Help grows in Fort Worth


FORT WORTH, TX (April 10, 2000) -- Tornado survivors in Forth Worth are

beginning to recover from killer tornadoes that devastated the downtown


Voluntary agencies and faith-based groups are planning to meet the needs

unmet by the Federal Emergency Management Agency (FEMA). President

Clinton declared Tarrant County a disaster area this past weekend.

Five people were killed in the March 28 storms, which included two

tornadoes 30 minutes apart. Dozens were injured as the twisters swept

through River Oaks, Fort Worth, Arlington, and Grand Prairie.

The storms devastated downtown Fort Worth, which is still closed, causing

an estimated $450 million in damage. Countywide, 171 homes were

destroyed and at least 1,500 sustained minor to extensive


Church World Service and other faith-based agencies are planning to

coordinate crisis counseling for survivors and their families.

A group of local volunteer organizations is meeting every other day

to coordinate relief efforts. The

15-20 member group, includes such organizations as the United

Methodist Committee on Relief (UMCOR), Catholic Charities, the

Salvation Army, and the American Red Cross.

The group "will meet the needs of survivors after FEMA and other

federal agency help (has been exhausted)," said Rachel Sandifer,

director of missions for the Central Texas Conference of The United

Methodist Church. Sandifer also represents UMCOR.

United Methodist volunteers have been involved with debris removal and

pastoral counseling. United Methodist Volunteer in Mission teams will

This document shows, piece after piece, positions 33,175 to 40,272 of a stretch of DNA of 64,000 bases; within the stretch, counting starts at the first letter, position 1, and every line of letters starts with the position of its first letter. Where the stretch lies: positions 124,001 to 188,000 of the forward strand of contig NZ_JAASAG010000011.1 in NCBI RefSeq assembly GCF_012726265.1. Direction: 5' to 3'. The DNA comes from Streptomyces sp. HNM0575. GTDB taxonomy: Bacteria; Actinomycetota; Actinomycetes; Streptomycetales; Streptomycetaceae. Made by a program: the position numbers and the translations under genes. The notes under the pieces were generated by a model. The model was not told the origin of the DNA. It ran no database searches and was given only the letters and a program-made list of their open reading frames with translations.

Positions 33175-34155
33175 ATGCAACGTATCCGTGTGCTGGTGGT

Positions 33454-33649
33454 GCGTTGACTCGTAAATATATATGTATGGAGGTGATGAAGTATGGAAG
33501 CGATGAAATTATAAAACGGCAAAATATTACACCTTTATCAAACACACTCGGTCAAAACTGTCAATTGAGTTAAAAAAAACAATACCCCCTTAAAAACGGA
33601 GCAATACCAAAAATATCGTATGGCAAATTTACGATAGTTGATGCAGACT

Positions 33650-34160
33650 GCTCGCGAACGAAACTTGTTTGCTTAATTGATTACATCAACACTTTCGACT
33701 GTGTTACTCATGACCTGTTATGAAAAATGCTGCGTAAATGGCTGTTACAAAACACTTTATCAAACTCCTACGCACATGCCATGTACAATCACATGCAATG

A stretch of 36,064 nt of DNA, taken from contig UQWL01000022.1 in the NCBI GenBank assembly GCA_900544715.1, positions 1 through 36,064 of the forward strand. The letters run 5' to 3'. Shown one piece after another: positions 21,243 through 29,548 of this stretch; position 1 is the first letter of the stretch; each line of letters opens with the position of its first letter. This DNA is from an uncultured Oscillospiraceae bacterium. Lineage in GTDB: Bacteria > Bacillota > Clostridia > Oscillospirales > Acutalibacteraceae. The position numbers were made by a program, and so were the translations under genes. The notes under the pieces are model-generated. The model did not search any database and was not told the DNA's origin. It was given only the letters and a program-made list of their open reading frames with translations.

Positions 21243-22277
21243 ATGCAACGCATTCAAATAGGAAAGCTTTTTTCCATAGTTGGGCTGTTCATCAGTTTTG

be needed over the next 6-12 months to assist those who are uninsured

or under-insured to repair damage. Other UMCOR funds will be requested

after assessments have been made.

The Presiding Bishop's Fund for World Relief of the Episcopal Church

based in New York City has sent $25,000 in an emergency grant to the

Diocese of Fort Worth. The money will be used for temporary housing for

the elderly, according to spokeswoman Coleen Stevens-Porcher of the

fund's office in New York City.

Area congregations are also supporting tornado survivors, including the

First Baptist Church of Arlington, which took a special offering.

Several area churches are opening their doors to congregations of

damaged churches. The Midtown Church of Christ in Fort Worth has opened

its doors to the Calvary Cathedral International's school. According to

Calvary's Pastor Bob Nichols, the 3,000-member Calvary congregation

sustained more than $10 million in damages when one of the two tornadoes

destroyed its sanctuary and other parts of its facilities.

Calvary's prayer tower, which was staffed by volunteers 24 hours a day,

was destroyed in the storm. Two women praying inside it when the

tornado struck were uninjured. Volunteers now offer prayers from a

nearby trailer. Nichols said several area church leaders have called

him to offer assistance. First Christian Church was unable to use its

building last weekend because of damage to nearby skyscrapers.

The Rev. Roy Martin, interim minister at First Church said worship

services were being held at Robert Carr Chapel at Texas Christian

University, south of downtown.

Updated April 11, 2000

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